Strategy Note – Dress to Impress at the Capitol Climate Action

Organizers asking action participants to dress in their “Sunday Best” at the civil disobedience at the Capitol on March 2nd.

We’ve all heard that movements for ecological sanity and social justice are in a crucial political moment. We’re moving from margin to center, and ideas that were once considered on the radical fringe are seen as common sense and self-evident. We’re embracing strategies that employ a diversity of complimentary tactics. Our president proudly writes a narrative of American progress driven by civic engagement and social movement. Our battle is no longer of whether climate change is real, but whether or not we will meet this challenge with the speed and urgency our times require with solutions that are deep enough to solve the economic and climate crisis for everyone, not just for a few.

The nature of protest must evolve to seize this opportunity.

On March 2nd 2009, thousands of people from all walks of life and organizations from across the political spectrum will gather at the coal-fired power plant that powers congress for the Capitol Climate Action in DC. The Capitol Power Plant is a flashpoint and national symbol for a clear message of real solutions, healthy jobs and communities, and climate justice.

In this action, the medium is our message – we’re engaging in an act of civil disobedience. We’re highlighting the moral imperative to take action; our future can’t wait, and we’re willing to put ourselves on the line to ensure we have one. Nothing less than the survival of our species hangs in the balance, and we’re taking ourselves seriously enough to convey that with clarity.

That’s why in their initial public letter, Wendell Berry and Bill Mckibben said, “this will be, to the extent it depends on us, an entirely peaceful demonstration, carried out in a spirit of hope and not rancor. We will be there in our dress clothes, and ask the same of you.”

Dress how you like – it doesn’t need to be a business suit. Folks from different cultures have different ways of “dressing up” – feel free to do what feels right.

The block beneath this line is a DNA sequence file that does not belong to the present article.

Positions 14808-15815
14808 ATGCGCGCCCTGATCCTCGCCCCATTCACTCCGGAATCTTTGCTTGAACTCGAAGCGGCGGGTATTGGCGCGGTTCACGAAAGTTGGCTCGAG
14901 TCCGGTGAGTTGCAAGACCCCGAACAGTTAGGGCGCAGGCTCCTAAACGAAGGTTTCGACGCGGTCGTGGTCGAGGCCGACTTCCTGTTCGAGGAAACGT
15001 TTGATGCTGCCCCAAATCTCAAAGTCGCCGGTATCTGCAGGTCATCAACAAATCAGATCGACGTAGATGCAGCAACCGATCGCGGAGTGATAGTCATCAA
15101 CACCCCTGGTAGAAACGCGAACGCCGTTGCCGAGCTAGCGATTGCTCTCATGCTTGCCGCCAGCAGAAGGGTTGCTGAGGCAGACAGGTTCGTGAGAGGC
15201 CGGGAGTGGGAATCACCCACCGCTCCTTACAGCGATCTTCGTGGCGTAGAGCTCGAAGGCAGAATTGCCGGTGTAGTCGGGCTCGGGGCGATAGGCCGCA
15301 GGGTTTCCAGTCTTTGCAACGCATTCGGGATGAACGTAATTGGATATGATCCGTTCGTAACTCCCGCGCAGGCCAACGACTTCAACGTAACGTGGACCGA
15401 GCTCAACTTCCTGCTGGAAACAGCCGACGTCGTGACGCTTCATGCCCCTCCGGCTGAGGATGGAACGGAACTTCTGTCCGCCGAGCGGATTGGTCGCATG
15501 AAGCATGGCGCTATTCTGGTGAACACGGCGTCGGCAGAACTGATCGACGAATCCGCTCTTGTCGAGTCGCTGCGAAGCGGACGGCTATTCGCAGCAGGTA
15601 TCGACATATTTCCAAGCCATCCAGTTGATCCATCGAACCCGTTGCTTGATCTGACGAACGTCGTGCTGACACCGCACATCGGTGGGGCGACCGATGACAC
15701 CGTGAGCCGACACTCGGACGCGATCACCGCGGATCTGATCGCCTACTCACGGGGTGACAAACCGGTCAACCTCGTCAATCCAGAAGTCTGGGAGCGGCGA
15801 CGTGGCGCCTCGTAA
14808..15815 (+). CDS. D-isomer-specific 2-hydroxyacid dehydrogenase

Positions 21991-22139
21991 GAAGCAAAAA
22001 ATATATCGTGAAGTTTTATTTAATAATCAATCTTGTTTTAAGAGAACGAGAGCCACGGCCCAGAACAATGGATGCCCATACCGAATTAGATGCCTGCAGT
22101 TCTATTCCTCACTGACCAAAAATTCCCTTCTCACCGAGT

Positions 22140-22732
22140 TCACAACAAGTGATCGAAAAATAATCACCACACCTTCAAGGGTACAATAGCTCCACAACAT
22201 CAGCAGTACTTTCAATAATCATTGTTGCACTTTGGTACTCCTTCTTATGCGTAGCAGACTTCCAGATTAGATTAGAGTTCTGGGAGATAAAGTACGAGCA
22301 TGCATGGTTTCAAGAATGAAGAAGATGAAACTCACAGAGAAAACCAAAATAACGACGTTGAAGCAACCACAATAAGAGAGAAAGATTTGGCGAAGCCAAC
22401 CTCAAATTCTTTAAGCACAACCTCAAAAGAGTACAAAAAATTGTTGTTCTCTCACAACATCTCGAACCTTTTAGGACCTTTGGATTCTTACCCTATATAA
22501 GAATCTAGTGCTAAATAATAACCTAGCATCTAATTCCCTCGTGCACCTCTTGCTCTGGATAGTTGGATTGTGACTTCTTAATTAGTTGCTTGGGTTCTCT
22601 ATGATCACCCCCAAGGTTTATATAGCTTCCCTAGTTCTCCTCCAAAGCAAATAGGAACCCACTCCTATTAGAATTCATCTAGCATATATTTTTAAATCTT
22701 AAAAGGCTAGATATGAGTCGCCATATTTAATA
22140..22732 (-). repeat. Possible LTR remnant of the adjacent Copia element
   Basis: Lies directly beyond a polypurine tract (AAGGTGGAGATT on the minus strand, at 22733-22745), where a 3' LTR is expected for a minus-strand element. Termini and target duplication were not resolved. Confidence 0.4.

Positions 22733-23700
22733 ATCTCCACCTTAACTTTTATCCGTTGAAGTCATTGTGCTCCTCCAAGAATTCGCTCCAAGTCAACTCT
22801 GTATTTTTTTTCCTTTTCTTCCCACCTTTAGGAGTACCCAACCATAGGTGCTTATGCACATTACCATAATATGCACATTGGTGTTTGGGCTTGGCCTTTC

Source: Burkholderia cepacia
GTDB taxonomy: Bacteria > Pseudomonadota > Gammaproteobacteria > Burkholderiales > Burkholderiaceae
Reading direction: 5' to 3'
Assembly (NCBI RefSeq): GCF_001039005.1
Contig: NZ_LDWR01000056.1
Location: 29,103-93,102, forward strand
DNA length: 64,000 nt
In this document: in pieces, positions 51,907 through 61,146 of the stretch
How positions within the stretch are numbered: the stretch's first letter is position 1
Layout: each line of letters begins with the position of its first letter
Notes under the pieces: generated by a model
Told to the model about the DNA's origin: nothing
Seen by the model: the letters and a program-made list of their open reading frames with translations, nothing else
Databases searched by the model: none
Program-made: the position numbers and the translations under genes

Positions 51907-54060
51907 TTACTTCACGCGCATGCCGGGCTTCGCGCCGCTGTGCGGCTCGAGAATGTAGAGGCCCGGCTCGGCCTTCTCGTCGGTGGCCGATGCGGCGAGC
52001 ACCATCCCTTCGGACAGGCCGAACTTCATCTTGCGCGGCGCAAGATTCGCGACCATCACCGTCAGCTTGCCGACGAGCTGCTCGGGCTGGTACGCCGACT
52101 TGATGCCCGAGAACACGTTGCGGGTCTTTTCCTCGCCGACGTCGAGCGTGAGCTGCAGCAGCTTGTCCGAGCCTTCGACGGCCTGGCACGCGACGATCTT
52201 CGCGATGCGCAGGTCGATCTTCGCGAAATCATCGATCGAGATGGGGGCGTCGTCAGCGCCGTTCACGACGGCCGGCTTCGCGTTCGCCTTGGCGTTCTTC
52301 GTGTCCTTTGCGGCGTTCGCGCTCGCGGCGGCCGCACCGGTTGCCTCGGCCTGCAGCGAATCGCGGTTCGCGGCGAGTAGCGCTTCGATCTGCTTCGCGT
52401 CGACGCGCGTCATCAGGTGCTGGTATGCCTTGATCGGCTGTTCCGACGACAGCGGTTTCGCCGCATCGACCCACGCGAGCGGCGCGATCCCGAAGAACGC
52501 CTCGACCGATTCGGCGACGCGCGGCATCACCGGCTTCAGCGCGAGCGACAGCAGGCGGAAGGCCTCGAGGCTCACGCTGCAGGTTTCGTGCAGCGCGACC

People often draw parallels between the emerging climate movement and the civil rights movement in the United States. While the climate movement still has a long way to go to earn that comparison, we are right to be inspired by it. Throughout history people have taken bold and confrontational action, often breaking laws to bear witness to an evil and reshape society. We understand that we are the inheritors of this spirit and its tone of seriousness and respectability. Throughout the labor movement and various currents for racial justice people have chosen to wear suits as part of their message they send through these bold actions.

We are asking participants to honor this legacy and use this as an opportunity for change-agents of all kinds to look at ourselves perhaps a bit differently than before. We realize it will be cold and we may all be bundled up anyway, but request that all participants respect the “tone of the zone” and come ready to engage in a positive solution-oriented bold national call to climate action. Dressing up is just one part of an overall message that will only enhance the powerful nature of this action.

And of course, please RSVP for the action and find ways to plug in,  here.

47 Responses to “Strategy Note – Dress to Impress at the Capitol Climate Action”

  1. 1 Jesse Jenkins Jan 30th, 2009 at 6:06 pm

    This is great. The visual imagery of activists and citizens, old and young, dressed in their “sunday best” to rally for a cleaner energy future is right on. I much prefer this to polar bear suits…

  2. 2 Calamity (A) Jane Jan 30th, 2009 at 8:49 pm

    I am excited about the prospect of direct action, but question the use of that word in this case. While no doubt a mass action of this scale could potentially achieve many goals of this movement, I feel it is imperative to be clear with ourselves about what those achievements will be.

    We are at best discussing an action that is mostly symbolic, with tints of temporary disruption. I think this can be effective if our goal is to receive attention, and momentary (albeit superficial) power. But will this action be successful in returning environmental policy into the hands of the people? I expect it will not, much like many other similar actions of this scale in U.S. history. So what then? Perhaps an action like this could be more effective in these and other more long term goals if a pronounced focus were placed on organizing the infrastructure necessary to achieve reparation of power by the people in a tangible way.

  3. 3 PG Feb 4th, 2009 at 9:32 pm

    I think encouraging people to dress up is capitulating to established power, as though decision-makers won’t listen to us unless we dress up. This is a conservative move, and won’t be supported by grass roots activists actually working to solve the climate crisis. We should dress the way we feel comfortable, not to “impress.” Impress who?

  4. 4 DG Feb 5th, 2009 at 9:20 am

    “Dressing to impress” is definitely a great idea, and I strongly disagree with the previous post. We are dressing to make a positive, professional impression on members of congress, not to be written off as “a bunch of hippies.” This is sad, but true, and I think more would get done if Congress saw us as “more like them” or more like their broad political base–a majority of concerned and “normal” citizens who won’t stand for continued global warming, and not some fringe group. It’s an excellent, well-thought-out move, and I hope it’s as effective as we want it to be.

  5. 5 EG? Feb 7th, 2009 at 7:46 am

    PG, thinking like yours is exactly why progressive movements don’t get anywhere fast. Thinking you can drastically overhaul the system by constantly fighting “the man” may get you the hippie vote, but that’s the only vote you’ll be getting in the end.